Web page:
Hunt praised the work of the government over the past weekend to rescue Silicon Valley Bank UK.

But he said that the events show that the UK needs “to build a larger and more diverse financing system where the benefits of investment in high-growth firms are available to more investors”.


Some first tenuous moves on this were included in the Budget. They were:

  • An extension to the British Patient Capital for a further 10 years, while increasing its focus on R&D-intensive industries, ringfencing at least £3bn in investment for them.
  • Inviting feedback on the design of a "Long-term Investment for Technology and Science (LIFTS) initiative" to create new investment vehicles for funding science and tech companies, tailored to the needs of defined contribution pension schemes. 
  • Plans to open a consultation on transferring the Local Government Pension Scheme's £364bn assets into pools to support increased investment in tech companies. 

And the rest was postponed until the next budget in the autumn. Hunt said the government would work with industry and regulators in the next few months to introduce measures in autumn that will:  

  • Unlock "productive investment" from defined contribution pension funds and other sources;
  • Make the London Stock Exchange a more attractive place to list;
  • Respond to the US's Inflation Reduction Act.

The reaction

Founders weren’t blown away. 

“Some of the most common challenges UK tech businesses face were not adequately addressed — namely, accessibility of funding for scaling businesses (kicked down the road to the autumn statement), and helping plug the tech skills shortage that holds back so many digital companies,” said Ritam Gandhi, founder and director of digital agency Studio Graphene.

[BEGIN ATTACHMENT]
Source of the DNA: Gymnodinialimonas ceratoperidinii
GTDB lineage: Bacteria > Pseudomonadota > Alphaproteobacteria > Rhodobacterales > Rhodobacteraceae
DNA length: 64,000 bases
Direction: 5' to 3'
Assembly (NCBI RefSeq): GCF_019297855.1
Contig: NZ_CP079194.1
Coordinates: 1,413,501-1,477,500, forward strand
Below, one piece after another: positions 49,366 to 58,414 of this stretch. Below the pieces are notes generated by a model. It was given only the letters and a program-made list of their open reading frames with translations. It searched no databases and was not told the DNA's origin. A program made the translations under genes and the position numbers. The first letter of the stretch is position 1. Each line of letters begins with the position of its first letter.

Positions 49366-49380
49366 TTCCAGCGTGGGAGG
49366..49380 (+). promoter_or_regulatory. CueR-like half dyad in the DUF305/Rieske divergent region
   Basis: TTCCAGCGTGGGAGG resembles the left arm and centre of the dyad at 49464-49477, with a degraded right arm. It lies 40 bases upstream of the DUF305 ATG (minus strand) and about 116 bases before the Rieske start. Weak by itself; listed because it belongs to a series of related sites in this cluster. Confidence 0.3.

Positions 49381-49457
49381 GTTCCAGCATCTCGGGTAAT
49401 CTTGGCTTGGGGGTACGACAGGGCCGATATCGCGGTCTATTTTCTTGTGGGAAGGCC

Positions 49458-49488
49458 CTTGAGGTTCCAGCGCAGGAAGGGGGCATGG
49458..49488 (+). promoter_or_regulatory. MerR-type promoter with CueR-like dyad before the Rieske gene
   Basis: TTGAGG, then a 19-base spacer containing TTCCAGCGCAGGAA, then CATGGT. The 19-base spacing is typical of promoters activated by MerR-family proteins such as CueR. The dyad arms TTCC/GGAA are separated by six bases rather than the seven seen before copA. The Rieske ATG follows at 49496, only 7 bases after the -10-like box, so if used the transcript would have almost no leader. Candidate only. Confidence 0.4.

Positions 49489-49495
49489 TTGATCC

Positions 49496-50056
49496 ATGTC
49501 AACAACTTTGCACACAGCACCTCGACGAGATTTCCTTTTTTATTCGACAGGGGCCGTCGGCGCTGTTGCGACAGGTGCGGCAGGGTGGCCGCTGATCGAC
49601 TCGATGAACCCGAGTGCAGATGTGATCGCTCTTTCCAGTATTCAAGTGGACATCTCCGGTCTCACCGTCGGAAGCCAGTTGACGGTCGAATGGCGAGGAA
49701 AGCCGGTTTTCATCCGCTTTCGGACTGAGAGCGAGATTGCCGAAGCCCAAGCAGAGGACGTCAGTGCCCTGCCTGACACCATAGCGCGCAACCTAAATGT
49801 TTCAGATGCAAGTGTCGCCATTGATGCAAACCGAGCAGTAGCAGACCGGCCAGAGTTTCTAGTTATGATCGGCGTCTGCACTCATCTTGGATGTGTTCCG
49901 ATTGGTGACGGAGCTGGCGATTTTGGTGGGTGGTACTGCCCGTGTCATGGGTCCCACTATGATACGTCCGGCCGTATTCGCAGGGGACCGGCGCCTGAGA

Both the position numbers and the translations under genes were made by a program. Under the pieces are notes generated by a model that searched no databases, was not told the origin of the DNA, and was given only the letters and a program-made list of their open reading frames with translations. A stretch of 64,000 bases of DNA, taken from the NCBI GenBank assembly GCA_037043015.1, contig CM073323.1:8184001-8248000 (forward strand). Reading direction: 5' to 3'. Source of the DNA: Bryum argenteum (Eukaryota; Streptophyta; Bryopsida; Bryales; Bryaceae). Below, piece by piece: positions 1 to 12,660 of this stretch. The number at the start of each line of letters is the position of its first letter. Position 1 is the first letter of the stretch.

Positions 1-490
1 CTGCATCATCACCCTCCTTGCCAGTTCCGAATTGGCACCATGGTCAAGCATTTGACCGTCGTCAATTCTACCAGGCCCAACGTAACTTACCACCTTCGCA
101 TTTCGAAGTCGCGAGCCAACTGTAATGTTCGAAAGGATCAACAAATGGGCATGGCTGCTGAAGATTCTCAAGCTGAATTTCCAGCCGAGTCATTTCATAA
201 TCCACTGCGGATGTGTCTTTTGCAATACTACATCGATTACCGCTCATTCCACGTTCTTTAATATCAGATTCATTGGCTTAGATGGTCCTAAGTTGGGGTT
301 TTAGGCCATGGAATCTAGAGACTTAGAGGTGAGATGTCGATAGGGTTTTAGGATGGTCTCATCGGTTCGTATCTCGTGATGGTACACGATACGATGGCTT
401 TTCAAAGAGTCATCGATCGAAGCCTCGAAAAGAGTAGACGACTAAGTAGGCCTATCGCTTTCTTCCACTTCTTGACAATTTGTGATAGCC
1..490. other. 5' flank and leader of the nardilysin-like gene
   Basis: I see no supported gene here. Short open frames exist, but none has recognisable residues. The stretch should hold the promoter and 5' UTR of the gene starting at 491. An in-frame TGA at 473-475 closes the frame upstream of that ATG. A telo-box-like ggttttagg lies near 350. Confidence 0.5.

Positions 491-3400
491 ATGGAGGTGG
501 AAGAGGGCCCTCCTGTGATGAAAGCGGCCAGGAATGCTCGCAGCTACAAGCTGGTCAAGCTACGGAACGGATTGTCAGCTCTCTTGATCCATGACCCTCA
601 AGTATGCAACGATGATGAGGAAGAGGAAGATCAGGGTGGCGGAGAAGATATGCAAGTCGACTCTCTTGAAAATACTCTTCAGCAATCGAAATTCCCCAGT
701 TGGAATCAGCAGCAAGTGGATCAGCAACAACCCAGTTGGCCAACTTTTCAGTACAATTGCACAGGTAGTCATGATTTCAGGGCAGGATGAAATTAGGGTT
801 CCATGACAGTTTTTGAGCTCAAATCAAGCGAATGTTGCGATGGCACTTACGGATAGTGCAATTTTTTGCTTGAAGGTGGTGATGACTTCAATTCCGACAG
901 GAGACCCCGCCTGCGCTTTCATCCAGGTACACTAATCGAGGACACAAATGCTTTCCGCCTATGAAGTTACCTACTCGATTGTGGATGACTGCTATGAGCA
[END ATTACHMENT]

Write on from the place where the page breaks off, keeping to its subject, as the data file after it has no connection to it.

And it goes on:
They also pointed out the notable absence of any mention of the changes to the Seed Enterprise Investment Scheme that were announced last year by former chancellor Kwasi Kwarteng in his "mini-budget", and called for these to be pushed through government.

Sifted's inbox was overflowing with immediate reactions to the government's decision to press ahead with cuts to the SME R&D tax relief, which Phil Dutton, CEO and founder of Solidatus, said for early-stage, research-intensive startups were "the difference between a company surviving and going on to do great things, or dying on the vine".

But other founders said that the new 27% R&D tax credit that was announced "offset" the other credit cuts that the government was pressing on with. Caroline Plumb, CEO of Gravita, said this new measure "may have prevented innovative, research-intensive businesses from transferring their activities offshore to territories with a more friendly corporate landscape".

Amy O’Brien is Sifted’s fintech reporter. She tweets from @Amy_EOBrien and writes our fintech newsletter — you can sign up here

Amy O'Brien

Amy O'Brien is a reporter at Sifted. She covers fintech and writes our weekly fintech newsletter . Follow her on Twitter and LinkedIn